The only beach is a short, sandy strip bordering Praia Bay about three miles from the field. Except for the towns and hamlets, the land is broken up into small plots of cultivated ground by stone fences and narrow, winding roads which crisscross the island. The hilly terrain is dominated by volcanic ranges which are covered with lush, green vegetation. Innumerable stone walls set off small farm plots throughout the island. The farmers clear their fields of volcanic rock, which is then used for building farm structures. The islands contain spectacular scenes of emerald green "carpets" draped over volcanic mountains, covered by a "net" of rock walls. Flowers are abundant, and the seascape is ever present. It is not uncommon for someone to be heard saying that Terceira bears a distinct resemblance to Ireland.

The two largest communities are Angra do Heroismo and Praia da Vitoria. The latter is about three miles from Lajes Field and has a population of about 9,000. Angra do Heroismo, the central district's capital city, is approximately 13 miles from Lajes Field and has a population of approximately 24,000.

As an outpost of Portuguese power, by which it could protect lines of communication to the newly discovered land in America, and serve as a stopover for supplies to the Portuguese vessels sailing the Atlantic, the Azores have played an important part in the history of Portugal and the world. They became increasingly important during World War II because of their geographical position between Europe and North America. Using the isles as a mid-Atlantic refueling station, air transports were able to reduce round-trip flying time from the United States to Africa from 70 to 40 hours. During the latter part of the war, air bases were located on Santa Maria and Terceira. It was the "Grand Central Station" of the Air Force, serving the American European Theater with as many as 900 aircraft and 13,000 crew members and passengers passing through the archipelago in a single month. When the British left Terceira in 1946, the United States moved its military operations from Santa Maria to Lajes Field. Since then, the American presence has remained as a result of periodically negotiated agreements between the United States and Portugal.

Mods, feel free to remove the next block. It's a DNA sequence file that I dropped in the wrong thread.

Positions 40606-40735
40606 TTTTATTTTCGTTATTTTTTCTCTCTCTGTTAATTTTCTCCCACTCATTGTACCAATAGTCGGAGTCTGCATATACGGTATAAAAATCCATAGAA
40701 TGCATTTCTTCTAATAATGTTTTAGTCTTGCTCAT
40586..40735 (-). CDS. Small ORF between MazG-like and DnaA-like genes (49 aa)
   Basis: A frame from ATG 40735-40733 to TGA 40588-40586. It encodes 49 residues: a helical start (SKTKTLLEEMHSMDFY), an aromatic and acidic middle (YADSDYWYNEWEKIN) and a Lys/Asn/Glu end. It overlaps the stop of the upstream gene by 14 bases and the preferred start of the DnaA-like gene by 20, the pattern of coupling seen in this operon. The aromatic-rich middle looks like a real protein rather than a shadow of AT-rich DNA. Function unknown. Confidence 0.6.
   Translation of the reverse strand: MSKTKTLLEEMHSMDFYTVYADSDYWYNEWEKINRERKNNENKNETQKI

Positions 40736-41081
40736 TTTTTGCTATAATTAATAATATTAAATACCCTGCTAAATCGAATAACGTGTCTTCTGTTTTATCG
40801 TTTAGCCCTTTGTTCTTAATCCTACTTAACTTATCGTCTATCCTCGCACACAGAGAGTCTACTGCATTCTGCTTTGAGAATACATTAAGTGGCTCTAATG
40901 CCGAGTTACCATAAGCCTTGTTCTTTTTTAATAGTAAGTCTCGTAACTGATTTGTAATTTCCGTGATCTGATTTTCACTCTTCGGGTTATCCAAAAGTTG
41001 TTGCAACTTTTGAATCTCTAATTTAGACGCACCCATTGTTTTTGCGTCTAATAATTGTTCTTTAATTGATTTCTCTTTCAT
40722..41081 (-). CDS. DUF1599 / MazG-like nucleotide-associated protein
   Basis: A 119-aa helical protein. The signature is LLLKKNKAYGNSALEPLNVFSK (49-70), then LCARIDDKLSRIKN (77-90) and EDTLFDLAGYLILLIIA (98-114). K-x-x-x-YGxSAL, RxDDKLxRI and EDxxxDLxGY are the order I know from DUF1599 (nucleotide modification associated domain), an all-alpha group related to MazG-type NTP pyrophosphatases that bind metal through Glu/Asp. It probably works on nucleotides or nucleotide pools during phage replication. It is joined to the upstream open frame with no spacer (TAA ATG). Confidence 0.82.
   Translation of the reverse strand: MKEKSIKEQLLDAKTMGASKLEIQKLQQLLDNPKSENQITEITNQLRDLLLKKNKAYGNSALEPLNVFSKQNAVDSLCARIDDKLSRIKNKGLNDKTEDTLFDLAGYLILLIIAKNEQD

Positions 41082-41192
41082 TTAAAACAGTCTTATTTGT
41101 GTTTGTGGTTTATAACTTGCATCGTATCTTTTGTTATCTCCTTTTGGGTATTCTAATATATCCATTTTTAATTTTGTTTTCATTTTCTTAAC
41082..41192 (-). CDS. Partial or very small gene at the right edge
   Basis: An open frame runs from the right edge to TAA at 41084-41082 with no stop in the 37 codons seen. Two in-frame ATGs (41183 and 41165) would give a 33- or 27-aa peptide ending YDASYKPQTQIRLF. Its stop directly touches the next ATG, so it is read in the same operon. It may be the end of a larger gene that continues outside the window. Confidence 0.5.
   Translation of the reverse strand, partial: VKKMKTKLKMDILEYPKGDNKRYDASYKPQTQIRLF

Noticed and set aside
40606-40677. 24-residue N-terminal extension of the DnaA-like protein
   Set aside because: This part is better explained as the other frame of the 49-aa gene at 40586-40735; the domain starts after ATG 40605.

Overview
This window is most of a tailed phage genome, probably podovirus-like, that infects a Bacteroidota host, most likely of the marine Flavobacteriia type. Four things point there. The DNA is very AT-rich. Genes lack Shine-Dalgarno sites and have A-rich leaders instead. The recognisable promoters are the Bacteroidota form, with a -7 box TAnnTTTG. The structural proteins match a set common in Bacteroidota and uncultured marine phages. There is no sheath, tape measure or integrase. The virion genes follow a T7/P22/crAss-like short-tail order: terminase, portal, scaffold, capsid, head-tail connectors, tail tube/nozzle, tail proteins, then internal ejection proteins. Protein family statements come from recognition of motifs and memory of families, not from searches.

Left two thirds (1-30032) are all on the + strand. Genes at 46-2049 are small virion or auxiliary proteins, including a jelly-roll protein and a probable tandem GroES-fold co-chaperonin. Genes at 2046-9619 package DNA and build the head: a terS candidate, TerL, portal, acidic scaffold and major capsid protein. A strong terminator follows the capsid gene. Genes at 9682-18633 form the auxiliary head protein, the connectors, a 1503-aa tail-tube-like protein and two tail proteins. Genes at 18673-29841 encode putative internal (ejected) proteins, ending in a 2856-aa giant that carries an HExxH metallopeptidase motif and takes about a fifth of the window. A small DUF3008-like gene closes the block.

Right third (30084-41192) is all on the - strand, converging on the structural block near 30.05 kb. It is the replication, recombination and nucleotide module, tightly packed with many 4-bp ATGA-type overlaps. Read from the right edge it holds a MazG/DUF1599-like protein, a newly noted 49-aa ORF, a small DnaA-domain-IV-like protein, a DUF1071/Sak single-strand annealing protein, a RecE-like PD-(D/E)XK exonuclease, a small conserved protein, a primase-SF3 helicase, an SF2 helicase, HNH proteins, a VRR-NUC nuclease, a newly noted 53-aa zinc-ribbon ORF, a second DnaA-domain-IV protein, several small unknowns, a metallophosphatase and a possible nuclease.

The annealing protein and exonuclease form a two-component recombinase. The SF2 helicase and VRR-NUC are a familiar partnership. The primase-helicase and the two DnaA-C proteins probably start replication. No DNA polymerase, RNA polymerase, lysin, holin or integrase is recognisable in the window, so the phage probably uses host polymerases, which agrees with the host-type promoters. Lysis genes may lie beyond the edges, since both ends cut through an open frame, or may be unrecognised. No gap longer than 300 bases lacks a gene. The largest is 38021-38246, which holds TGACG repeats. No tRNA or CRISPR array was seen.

The nine islands of the Azores are an autonomous region of Portugal. The regional autonomy is; however, exercised within the sovereignty of the Portuguese Republic. The National Government is responsible, for example, for matters of defense, foreign affairs, and fiscal policy. The regional Government of the Azores is composed of a president and 5 functional secretaries. It develops economic and budgetary proposals and performs a public administrative role. The Minister of the Republic, chosen by the Portuguese Prime Minister and appointed by the President of the Republic, represents Portuguese sovereignty in the Azores. The Minister performs a coordination role between the regional and central governments.

Dairy farming is the main industry in the Azores archipelago. Cattle, sheep, pigs, goats, ducks and chickens are also raised. Agriculture and fishing are main occupations on the islands and an important factor in the local economy. The main crops on the island are tobacco, rye, clover, wheat, corn, beans, tea, grapes, chickery, bananas, and pineapples. Almost every rural and many urban families have vegetable gardens. Whaling was the oldest industry in the islands, but whaling is now forbidden by the regional law. Many tools, utensils, and farm implements are local products and are handmade. Embroidery and weaving are traditional handicrafts. The Azoreans are highly skilled craftsmen and their products reflect the skill, ingenuity, and artistic tastes of the people.